I saw a thing pop up today informing me that commercial news outlets around Australia are spreading the vibe that the University of New South Wales is “attempting to re-write history”by recommending that students work within the viewpoint that this country was “invaded” and not discovered+settled by Europeans, causing an uproar in weirdos who are somehow offended by this fact about our history, some of them claiming that this nation should not be made to feel guilty about its creation, that guilt is destructive, that in international law we are all good (that’s not technically true btw).
Dude, guilt only arises when you feel like you’ve done something wrong, and in this case, when you’ve got a mountain of evidence that something wrong did indeed happen, of course people are going to feel guilt once they realise, especially given that their way of life is based right on top of on the destruction of those who were here before. Guilt is normal in the face of this information.
“They [colonists] knew that their own welfare depended on avoiding hostilities; and it is due to them to state that their conduct, as a body, has been marked throughout by an anxious desire to avoid, on their invasion of this territory, every unnecessary injury to its earlier inhabitants.”
“…establish and regulate, upon general principals of mutual benefit, the future intercourse between the invaders and the invaded.”
James Stirling, the first Governor and Commander in Chief of Western Australia, published in the Perth Gazette, July 1, 1837.
If that guy (and, as is documented, many others of the time) can recognise what happened as an invasion, then for what reason should this truth not be taught in our universities? There is no ideology here, it is factual, and creates a place of cultural safety for First Nations students to learn within.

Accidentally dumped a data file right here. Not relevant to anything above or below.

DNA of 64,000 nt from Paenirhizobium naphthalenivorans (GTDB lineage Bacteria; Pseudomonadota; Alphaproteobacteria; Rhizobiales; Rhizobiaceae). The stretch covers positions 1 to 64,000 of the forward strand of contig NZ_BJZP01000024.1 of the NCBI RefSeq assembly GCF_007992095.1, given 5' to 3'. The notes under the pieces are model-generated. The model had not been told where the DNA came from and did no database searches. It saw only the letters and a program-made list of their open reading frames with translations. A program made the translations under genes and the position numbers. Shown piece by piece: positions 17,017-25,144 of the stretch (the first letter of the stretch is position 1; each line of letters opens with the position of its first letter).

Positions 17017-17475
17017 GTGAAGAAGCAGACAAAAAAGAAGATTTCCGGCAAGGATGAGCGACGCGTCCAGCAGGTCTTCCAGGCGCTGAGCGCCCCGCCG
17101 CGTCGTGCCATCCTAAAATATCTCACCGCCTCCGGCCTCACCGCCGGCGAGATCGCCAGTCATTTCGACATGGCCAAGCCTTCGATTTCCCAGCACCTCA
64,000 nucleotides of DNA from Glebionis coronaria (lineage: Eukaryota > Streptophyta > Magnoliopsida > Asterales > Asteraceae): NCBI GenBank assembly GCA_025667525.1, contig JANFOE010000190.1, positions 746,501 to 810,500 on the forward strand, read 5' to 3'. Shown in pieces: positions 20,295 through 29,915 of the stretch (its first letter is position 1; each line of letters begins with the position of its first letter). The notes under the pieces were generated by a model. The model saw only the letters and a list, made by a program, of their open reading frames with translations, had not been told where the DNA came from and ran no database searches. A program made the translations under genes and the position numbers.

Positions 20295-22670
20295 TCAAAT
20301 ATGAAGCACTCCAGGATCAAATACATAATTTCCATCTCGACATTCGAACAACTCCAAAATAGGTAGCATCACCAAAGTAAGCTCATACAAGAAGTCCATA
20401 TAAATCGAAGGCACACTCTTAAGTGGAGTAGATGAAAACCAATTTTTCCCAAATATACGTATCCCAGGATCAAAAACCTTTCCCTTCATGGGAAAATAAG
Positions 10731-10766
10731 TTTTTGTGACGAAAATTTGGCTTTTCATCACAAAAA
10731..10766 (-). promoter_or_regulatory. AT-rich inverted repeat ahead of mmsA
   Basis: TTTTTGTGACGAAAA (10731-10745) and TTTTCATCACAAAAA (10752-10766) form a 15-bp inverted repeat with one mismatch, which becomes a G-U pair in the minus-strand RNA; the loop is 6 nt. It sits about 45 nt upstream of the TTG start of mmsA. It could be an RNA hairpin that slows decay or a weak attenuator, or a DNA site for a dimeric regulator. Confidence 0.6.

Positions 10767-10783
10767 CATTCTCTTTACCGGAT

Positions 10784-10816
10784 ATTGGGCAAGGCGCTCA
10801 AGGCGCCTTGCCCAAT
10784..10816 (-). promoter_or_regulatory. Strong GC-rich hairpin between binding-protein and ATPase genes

And if people feel guilty upon learning these facts (I certainly did when I first became cluey about these issues), then they need to be given time to think about it, space to sit with it, and more information to understand how everyone else who knows this information has dealt with it, how this country has and continues to deal with it, how the people who have been fucked over and oppressed since the invasion have been working and fighting to stand up for their rights in the face of such such a big blanket of ignorance and denial of the truth, their truth, our shared truth. More education is needed, more variety of perspectives is needed, and most important of all, we need way less less colonial assimilationist types who benefit from the denial-of-fact telling people how to think and how to vote.
A bunch of people near that old filled in wetland area near my house want to see it brought back to what it once was.
I feel like this attitude is one that healthily works through the guilt of knowing what was destroyed: you see a problem, and you do what you can to find a solution that is respectful and healing and powerful in giving the finger to decades and decades of blatant disregard for and disrespect of the people who’s families are involved in the oldest human culture in the world, one that overcame the compulsion that was the end of so many others throughout human history: a destructive greed for resources.
Imagine how much richer the cultural life of this area would be if the traditional owners could gather here again, with the strength-in-knowledge that they wouldn’t be unfairly shooed away from their places by some white people in suits who don’t like to think about how the past and the present can and does negatively affect Aboriginal people. I feel like the time of everyone thinking about the truth is coming, quicker than I could have imagined only a few years ago.